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mortar shell. why? nobody knows for sure just yet. that's under investigation. as you said, significance marines were killed and the number of injured has been bumped up to eight but none of those injuries appears to be life threatening. these marines were from the second marine division out of camp lejeune here on the east coast. out there at twentynine palms and the hawthorne army depot for their training. now, those eight that are hospitalized, one has already left the hospital. the seven others don't appear to have life threatening injuries. this is under thorough investigation. the marine corps has yet to figure out exactly what caused what appears to be a very tragic accident. richard? >> jim miklaszewski at the pentagon. thank you. we'll continue reports to follow that for you. the "news nation" is also following the ten-year anniversary of the shock and awe campaign that ushered in the war on iraq. a war that toppled saddam hussein but at a heavy price.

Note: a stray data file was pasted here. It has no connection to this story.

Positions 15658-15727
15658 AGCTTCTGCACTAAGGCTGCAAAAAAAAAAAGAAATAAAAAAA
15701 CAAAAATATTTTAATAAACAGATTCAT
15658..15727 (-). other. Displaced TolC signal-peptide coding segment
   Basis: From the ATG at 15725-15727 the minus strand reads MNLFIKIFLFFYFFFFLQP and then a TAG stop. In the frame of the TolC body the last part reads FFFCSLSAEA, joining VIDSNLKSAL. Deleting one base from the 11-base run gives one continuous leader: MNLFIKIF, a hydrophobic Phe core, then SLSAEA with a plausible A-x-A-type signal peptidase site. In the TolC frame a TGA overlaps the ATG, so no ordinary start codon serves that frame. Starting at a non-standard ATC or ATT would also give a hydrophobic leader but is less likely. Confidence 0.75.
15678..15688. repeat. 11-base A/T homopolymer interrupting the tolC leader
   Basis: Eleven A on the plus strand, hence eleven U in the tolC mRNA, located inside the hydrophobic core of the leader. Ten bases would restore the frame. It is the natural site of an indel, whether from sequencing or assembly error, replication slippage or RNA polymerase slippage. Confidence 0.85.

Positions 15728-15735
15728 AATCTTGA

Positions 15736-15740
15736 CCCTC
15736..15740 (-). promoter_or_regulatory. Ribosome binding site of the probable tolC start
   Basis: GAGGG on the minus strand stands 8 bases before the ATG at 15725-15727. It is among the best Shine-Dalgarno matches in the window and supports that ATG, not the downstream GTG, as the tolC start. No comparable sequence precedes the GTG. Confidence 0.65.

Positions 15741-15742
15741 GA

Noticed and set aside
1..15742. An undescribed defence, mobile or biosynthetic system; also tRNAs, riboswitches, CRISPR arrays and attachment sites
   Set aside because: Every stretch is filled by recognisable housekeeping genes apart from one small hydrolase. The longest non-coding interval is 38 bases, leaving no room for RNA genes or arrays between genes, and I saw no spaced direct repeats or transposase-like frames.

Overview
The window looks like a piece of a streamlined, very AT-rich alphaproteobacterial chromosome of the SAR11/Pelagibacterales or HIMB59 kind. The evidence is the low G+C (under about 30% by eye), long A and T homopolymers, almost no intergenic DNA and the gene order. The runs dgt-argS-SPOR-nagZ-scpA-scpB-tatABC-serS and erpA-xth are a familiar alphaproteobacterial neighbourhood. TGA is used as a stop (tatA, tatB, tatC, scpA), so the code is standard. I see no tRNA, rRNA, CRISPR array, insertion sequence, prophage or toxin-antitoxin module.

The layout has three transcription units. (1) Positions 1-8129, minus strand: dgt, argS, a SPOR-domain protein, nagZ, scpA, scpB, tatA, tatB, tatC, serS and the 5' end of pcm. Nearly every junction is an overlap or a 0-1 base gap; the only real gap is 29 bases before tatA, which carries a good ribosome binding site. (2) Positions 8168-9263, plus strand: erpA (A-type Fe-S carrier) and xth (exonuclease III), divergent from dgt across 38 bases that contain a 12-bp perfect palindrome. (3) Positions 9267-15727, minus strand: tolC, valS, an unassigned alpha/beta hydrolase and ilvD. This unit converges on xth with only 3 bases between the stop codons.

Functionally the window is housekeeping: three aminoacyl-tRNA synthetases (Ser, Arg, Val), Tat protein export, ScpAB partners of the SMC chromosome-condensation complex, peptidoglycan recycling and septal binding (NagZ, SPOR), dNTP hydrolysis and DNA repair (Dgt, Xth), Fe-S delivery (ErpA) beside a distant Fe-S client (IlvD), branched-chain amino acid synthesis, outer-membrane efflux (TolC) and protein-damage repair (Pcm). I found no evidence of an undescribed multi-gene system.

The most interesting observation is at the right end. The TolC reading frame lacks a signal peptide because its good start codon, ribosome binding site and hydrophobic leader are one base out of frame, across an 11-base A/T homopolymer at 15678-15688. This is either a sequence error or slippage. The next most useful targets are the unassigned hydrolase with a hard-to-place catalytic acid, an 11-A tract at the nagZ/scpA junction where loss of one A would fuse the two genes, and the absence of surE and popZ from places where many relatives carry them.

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in baghdad, the anniversary was marked by a wave of car bombings that killed at least 56 people and wounded 200. and here in the united states, a sobering look. the high cost in blood and treasure of the war that began on this very day one decade ago. almost 4500 u.s. troops killed and more than 32,000 wounded. and at least 134,000 iraqi civilians died in that conflict. the cost of war projected at brown university puts the current cost of the iraq war at $1.7 trillion. and estimates that total expenses will soar to $6 trillion over the next 40 years. now the lasting effect of the conflict and the misleading information that was used to justify it is still being felt today in washington. as our first read team points out, the iraq war is the most consequential political event of the past ten years, and probably beyond. joining me now, nbc news foreign